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16.9: Protection of Carbonyl Groups

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    There are few reactions of aldehydes and ketones that do not in some way affect the carbonyl function. For this reason, it may be necessary to protect the carbonyl function when it is desirable to avoid reaction at this function. For example, you may plan to synthesize 4-cyclohexylidene-2-butanone by way of a Wittig reaction (Section 16-4A), which would involve the following sequence:

    Roberts and Caserio Screenshot 16-8-1.png​​​​​​

    This synthesis would fail in the second step because the phenyllithium would add irreversibly to the carbonyl group. To avoid this, the carbonyl group would have to be protected or blocked, and the most generally useful method of blocking is to convert the carbonyl group to a ketal, usually a cyclic ketal:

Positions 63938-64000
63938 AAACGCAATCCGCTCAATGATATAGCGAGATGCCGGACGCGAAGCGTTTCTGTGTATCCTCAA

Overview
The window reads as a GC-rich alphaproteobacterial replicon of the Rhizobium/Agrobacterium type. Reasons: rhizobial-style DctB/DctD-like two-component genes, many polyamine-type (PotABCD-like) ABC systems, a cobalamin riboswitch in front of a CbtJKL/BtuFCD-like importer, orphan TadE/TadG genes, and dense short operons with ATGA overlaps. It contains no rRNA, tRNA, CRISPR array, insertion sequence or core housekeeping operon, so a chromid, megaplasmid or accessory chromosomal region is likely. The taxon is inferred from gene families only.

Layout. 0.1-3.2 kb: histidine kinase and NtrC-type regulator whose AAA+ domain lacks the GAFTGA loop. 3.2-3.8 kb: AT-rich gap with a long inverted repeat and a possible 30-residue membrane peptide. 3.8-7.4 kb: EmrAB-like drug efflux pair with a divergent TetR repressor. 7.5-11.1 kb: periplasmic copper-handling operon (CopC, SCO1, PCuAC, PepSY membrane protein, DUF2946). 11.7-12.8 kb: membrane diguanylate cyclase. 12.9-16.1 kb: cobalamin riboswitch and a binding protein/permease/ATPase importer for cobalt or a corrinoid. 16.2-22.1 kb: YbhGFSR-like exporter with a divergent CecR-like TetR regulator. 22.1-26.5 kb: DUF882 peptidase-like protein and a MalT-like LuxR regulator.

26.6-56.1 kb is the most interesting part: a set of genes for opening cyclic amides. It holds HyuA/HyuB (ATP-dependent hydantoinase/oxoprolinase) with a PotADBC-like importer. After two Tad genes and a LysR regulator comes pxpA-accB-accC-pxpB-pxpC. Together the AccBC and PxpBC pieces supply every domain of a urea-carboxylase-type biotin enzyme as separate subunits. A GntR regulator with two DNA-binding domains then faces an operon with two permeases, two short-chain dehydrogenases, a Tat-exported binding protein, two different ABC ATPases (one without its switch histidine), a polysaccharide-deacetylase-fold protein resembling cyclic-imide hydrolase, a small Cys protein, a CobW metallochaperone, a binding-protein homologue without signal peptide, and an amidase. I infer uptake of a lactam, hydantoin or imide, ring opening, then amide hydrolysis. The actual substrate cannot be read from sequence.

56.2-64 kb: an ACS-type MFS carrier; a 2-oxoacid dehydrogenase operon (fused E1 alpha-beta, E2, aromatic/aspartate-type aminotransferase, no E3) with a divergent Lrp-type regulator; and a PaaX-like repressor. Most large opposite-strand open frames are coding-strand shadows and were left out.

Roberts and Caserio Screenshot 16-8-2.png

    With the carbonyl group suitably protected, the proposed synthesis would have a much better chance of success:

    Roberts and Caserio Screenshot 16-8-3.png

    Notice that the carbonyl group is regenerated by acid hydrolysis in the last step.

    Contributors and Attributions

    John D. Robert and Marjorie C. Caserio (1977) Basic Principles of Organic Chemistry, second edition. W. A. Benjamin, Inc. , Menlo Park, CA. ISBN 0-8053-8329-8. This content is copyrighted under the following conditions, "You are granted permission for individual, educational, research and non-commercial reproduction, distribution, display and performance of this work in any format."

    This page titled 16.9: Protection of Carbonyl Groups is shared under a CC BY-NC-SA 4.0 license and was authored, remixed, and/or curated by John D. Roberts and Marjorie C. Caserio.